Miranda kindly signed and returned my Miss H sketch for me after I left it at the theatre.
After a sell-out run at the Almeida Theatre, Richard Icke’s acclaimed adaption of Shakespeare’s HAMLET transferred to the Harold Pinter Theatre in London’s West End in June with BAFTA and double Olivier-winner Andrew Scott as the Danish Prince.
In her five-star Guardian review, Kate Kellaway called the production “an all-consuming marvel. Andrew Scott’s prince proves a brilliant communicator.”
Andrew signed my drawing for me after I left it at the stage door.
Oscar winner F Murray Abraham returned to the London stage after a 21 year absence in THE MENTOR at the Vaudeville Theatre in June. Written by the German novelist Daniel Kehlmann and translated by Christopher Hampton, F Murray plays a tetchy older author clashing with a younger dramatist in a compelling and humorous study of creative anxiety.
As usual F Murray was generous with his time at the stage door and signed this drawing for me, before the play finished its run last week.
Since playing DOWNTON ABBEY’s Lady Edith for the last time in 2015, Southampton- born Laura Carmichael has been developing an impressive stage career. Last year she appeared in Jamie Lloyd’s THE MAIDS at the Trafalgar Studios and has returned to the intimate London venue this month in another one of his productions, the revival of Alexei Kaye Campbell’s 2009 spiky family drama APOLOGIA.
“However, it’s Carmichael who – released from the corsets of DOWNTON ABBEY – almost steals the show from Stockard Channing. She’s superb as American physiotherapist Trudy, turning uptick lilt of every nervous platitude into comedy gold”, wrote Tom Wicker in his The Stage review.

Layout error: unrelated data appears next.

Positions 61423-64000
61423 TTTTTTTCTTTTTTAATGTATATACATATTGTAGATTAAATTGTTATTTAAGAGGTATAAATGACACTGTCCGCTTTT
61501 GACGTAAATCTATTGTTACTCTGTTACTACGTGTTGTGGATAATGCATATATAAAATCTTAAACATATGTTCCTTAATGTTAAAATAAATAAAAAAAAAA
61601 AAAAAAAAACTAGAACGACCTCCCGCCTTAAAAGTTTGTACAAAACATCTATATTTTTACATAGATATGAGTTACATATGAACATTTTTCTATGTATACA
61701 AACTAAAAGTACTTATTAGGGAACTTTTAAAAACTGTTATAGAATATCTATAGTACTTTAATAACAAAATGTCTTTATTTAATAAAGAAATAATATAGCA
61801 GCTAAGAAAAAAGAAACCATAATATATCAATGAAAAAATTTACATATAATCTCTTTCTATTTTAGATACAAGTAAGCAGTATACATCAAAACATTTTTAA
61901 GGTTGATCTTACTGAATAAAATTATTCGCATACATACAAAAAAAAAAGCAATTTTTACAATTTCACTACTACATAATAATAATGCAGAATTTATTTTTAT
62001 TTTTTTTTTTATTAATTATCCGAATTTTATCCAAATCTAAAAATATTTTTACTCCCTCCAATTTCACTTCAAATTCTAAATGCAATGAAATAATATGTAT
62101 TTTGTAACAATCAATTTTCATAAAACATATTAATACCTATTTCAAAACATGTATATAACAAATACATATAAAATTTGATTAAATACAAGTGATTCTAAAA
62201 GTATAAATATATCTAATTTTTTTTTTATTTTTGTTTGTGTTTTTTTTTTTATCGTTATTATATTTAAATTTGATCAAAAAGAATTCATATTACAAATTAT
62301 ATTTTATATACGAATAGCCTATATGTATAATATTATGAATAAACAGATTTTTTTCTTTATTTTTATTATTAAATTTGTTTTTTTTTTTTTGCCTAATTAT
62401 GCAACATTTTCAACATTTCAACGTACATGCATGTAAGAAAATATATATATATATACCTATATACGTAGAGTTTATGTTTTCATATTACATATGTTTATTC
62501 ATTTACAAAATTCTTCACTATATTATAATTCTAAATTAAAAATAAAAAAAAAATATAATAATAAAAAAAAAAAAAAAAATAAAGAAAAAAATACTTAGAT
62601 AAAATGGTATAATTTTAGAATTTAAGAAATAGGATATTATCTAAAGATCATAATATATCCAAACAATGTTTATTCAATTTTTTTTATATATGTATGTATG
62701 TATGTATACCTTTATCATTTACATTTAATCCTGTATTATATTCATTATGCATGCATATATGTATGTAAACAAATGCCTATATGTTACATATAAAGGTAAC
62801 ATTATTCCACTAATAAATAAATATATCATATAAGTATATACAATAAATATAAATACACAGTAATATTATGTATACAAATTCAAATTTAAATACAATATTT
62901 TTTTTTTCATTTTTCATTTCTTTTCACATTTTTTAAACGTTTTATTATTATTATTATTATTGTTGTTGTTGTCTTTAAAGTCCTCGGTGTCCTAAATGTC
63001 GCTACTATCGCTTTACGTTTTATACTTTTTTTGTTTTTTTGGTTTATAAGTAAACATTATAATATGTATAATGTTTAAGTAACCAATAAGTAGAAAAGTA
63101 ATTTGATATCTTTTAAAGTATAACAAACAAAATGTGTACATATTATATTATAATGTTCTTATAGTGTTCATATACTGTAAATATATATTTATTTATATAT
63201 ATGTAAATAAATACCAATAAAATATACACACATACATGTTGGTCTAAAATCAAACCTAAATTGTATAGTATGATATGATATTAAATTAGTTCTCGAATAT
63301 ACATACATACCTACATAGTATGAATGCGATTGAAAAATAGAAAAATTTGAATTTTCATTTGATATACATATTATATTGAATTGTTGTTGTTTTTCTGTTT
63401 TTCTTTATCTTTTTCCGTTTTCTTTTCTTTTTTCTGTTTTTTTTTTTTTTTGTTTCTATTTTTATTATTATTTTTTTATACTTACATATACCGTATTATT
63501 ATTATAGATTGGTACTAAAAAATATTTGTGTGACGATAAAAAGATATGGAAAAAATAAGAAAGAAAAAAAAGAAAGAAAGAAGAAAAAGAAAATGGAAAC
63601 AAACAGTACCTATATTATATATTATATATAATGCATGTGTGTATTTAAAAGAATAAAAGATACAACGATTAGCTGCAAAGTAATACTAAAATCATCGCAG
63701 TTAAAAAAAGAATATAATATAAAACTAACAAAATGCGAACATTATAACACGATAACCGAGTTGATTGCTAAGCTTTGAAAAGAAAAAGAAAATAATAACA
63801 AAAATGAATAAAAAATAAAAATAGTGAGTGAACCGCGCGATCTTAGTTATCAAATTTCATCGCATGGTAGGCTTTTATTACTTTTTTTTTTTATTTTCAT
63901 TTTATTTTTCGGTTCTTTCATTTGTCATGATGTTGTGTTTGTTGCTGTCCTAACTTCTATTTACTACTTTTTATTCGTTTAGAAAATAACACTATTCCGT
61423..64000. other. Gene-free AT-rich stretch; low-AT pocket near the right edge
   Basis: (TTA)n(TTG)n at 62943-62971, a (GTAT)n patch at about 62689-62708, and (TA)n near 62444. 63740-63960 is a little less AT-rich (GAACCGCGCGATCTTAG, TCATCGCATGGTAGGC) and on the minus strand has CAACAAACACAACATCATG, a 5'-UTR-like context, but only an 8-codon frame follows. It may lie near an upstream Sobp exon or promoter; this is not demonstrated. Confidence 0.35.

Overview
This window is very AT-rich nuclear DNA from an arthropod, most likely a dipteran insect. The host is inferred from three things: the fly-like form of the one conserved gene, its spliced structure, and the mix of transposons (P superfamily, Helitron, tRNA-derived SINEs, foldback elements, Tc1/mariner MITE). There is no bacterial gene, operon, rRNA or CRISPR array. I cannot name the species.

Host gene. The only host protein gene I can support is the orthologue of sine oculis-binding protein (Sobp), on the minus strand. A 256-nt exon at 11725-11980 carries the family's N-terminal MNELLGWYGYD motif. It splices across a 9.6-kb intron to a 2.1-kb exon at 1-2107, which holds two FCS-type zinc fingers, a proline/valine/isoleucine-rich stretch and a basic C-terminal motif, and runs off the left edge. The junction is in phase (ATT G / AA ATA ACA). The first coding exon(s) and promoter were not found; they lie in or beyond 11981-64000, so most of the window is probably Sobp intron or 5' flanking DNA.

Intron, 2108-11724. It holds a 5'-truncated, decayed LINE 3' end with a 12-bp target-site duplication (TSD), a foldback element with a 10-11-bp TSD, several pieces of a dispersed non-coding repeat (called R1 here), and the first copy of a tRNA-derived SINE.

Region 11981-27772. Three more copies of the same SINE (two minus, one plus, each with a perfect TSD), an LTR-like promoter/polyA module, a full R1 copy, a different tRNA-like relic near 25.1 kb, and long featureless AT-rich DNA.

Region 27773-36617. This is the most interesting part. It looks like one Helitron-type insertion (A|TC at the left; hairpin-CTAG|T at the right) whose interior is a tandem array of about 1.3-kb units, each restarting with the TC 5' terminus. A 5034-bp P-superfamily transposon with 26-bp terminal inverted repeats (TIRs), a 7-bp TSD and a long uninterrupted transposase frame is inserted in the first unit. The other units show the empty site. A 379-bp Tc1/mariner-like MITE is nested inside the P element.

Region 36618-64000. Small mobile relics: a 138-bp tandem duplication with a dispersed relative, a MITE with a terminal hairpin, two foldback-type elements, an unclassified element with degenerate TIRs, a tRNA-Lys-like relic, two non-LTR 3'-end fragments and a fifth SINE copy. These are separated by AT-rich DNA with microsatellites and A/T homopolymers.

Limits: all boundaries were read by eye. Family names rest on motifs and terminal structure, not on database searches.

Laura signed my Trudi sketch at the stage door after last Saturday’s matinee performance.
Dutch songstress Willemijn Verkaik has played the central role of Elphaba in the Musical WICKED over 2,000 times in London, Europe and Broadway, which is more than anyone else and is the only person to have played the role in three different languages – English, Dutch and German. She made her West End debut at the Apollo Victoria in 2013, but for health reasons left the show eight months later, only to return in January this year as part of the show’s 10th Anniversary celebrations. Her final performance was on the 22nd of July. In an online poll of 16,000 voters she was chosen as the ‘Wicked Personality of the Year’. It took me a while, missing Willemijn on a few occasions at various venues, but I finally got my sketch signed prior to her departure at the Apollo.
Irishman Brian Gleeson, together with father Brendan and older brother Domhnall form a formidable family trio of actors. Since starting his career in 2006 alongside his father in John Boorman’s THE TIGER’S TAIL, Brian has balanced his work between stage and screen. All three actually appeared on the Dublin boards together for four weeks in Enda Walsh’s THE WALWORTH FARCE in 2015.
He is currently playing Brick’s (Jack O’Connell) conspirational brother Gooper in the Young Vic’s West End revival of Tennessee William’s CAT ON A HOT TIN ROOF at the Apollo, where he signed my sketch for me last week.